Despite the hard closure of the festival ground due to COVID-19, Terra made plans to eventually reopen in 2020 that included hiring Michelin star winning chef Craig Strong. But the Festival refused to allow the reopening, causing Honarkar’s company to suffer millions of dollars in losses.

“FOA represented to Plaintiff that it was the City that did not approve of the restaurant reopening; however, Plaintiff is informed and believes that this decision was made solely by FOA,” Terra’s attorney Isaac Zfaty wrote in the complaint.

In April, the Festival started rejecting Terra’s monthly rent payments. The uncashed checks were returned with correspondence about alleged lease violations, according to the company’s complaint.

In a statement issued Tuesday, Honarkar said Terra offered to pay all the rent owed from the year-long closure but the Festival refused to accept it, alleging violations of the lease that don’t exist. Terra has also submitted plans to install an elevator to provide required wheelchair access.

“We expect those plans to go before the Planning Commission shortly,” Honarkar wrote. “In the meantime, we have installed a temporary lift that provides wheelchair access to the entire restaurant, as the law requires. Other allegations made by the Festival of Arts are similarly unfounded.”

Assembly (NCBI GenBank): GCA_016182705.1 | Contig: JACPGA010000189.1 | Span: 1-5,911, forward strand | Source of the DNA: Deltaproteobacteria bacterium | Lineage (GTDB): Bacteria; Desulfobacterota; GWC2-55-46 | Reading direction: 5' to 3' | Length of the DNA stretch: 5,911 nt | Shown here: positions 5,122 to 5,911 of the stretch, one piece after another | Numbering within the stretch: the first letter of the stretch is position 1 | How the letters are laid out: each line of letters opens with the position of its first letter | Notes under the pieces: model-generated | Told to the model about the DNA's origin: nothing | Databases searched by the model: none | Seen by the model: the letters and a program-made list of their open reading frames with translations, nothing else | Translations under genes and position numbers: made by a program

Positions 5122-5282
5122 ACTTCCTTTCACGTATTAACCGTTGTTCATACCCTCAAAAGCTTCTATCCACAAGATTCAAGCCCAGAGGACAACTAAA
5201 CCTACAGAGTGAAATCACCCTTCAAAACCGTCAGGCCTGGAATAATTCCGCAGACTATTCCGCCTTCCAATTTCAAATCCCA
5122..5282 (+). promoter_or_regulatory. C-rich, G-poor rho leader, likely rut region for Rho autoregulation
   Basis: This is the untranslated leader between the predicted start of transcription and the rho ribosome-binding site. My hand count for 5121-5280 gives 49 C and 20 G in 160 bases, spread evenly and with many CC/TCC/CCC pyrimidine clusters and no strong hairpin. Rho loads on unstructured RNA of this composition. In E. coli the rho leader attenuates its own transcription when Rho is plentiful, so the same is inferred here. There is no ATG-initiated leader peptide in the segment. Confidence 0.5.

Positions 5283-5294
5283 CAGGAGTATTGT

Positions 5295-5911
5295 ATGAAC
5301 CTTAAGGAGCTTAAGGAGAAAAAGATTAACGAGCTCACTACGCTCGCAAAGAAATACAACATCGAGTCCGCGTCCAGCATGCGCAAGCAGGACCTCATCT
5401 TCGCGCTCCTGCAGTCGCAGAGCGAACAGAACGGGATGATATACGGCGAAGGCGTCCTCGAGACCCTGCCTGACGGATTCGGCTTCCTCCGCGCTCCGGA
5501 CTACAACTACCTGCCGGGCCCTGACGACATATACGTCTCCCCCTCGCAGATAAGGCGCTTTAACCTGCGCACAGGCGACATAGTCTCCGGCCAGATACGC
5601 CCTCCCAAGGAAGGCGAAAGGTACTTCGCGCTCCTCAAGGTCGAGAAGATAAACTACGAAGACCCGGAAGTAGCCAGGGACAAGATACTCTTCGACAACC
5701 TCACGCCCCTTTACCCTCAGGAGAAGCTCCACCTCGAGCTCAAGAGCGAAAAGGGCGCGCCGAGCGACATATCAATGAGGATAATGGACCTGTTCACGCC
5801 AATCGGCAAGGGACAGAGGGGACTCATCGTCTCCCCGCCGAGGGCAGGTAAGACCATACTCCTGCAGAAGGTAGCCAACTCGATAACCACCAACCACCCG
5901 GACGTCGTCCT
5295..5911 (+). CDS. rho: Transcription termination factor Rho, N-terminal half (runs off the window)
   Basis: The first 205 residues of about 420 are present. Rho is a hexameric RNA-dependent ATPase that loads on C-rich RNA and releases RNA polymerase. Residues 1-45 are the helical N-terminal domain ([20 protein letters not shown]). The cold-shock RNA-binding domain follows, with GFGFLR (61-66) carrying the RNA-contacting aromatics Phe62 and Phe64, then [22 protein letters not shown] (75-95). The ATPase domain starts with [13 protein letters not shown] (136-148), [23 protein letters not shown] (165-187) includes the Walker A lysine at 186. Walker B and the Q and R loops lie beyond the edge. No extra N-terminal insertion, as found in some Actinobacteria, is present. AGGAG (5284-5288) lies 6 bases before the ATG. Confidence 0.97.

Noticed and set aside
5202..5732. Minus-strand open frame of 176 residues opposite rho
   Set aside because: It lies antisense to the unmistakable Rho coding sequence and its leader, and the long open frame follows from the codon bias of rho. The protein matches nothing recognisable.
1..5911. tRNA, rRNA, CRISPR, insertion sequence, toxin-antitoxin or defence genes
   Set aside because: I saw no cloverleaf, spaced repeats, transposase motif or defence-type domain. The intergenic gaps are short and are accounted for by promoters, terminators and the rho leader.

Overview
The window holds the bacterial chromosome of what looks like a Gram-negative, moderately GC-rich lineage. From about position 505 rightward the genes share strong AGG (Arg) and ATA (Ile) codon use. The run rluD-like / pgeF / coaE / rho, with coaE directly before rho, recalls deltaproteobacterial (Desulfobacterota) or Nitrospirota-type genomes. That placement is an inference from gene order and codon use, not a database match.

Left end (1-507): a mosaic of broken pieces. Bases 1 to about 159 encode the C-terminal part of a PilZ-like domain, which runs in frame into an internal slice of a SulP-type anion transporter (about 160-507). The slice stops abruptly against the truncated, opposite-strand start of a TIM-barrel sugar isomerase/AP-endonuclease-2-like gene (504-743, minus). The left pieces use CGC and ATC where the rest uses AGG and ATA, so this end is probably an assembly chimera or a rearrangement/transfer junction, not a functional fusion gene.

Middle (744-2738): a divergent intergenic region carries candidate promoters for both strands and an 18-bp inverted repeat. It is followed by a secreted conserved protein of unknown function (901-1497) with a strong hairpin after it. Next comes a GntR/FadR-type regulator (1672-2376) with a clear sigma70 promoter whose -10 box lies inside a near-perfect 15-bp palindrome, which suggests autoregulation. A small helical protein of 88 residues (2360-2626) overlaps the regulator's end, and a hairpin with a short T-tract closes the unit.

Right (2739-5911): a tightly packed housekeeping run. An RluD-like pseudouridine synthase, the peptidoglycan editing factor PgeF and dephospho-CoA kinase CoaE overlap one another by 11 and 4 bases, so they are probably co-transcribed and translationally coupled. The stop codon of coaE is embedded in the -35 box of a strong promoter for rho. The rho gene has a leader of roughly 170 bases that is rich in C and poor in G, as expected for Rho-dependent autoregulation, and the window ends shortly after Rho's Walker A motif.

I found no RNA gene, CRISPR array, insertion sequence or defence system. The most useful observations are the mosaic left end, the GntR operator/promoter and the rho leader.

Terra Laguna Beach is asking Orange County Superior Court judge Lon Hurwtiz to find that it hasn’t breached the lease and is entitled to continue operating on the festival’s property. A case management conference is scheduled for May 2, according to court records.

An elevator shaft at Terra was incomplete when the Festival of Arts reopened on July 3, 2021. Photo by Daniel Langhorne
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  1. Village Laguna’s favorite publication, desperate for more press, runs another pathetic anti-Honarkar story. Let me guess, “anonymous email” was the source? Just another way to appease George, Toni, and the Village people/Residents last party. If I recall, this place never had ADA access to begin with. What he has done to the place to restore it is wonderful. And over $16,000? Really? What happened to helping restaurants and venues due to COVID? Didn’t you guys refuse to allow the outside venue to be used?

    Let’s just call it what it is, the festival is old and outdated and needs a whole new board and refreshed programming.

  2. Hi Daniel, the picture of the empty elevator shaft does not accurately represent what is in place now and during the entire festival of arts season. There is currently a temporary lift on-site to give ADA access until the elevator is installed. I believe Terra Laguna is working with the city on a permit. It is not fair to misrepresent the truth of what is actually going on to fulfill a narrative. Please correct the article. Thank you.

  3. “They’re not good people.”

    What is it with the Honarkars: despite their own wrong-doings, it’s always other people’s fault.

    Victimization and martyrdom seems to be a lot of people’s default setting.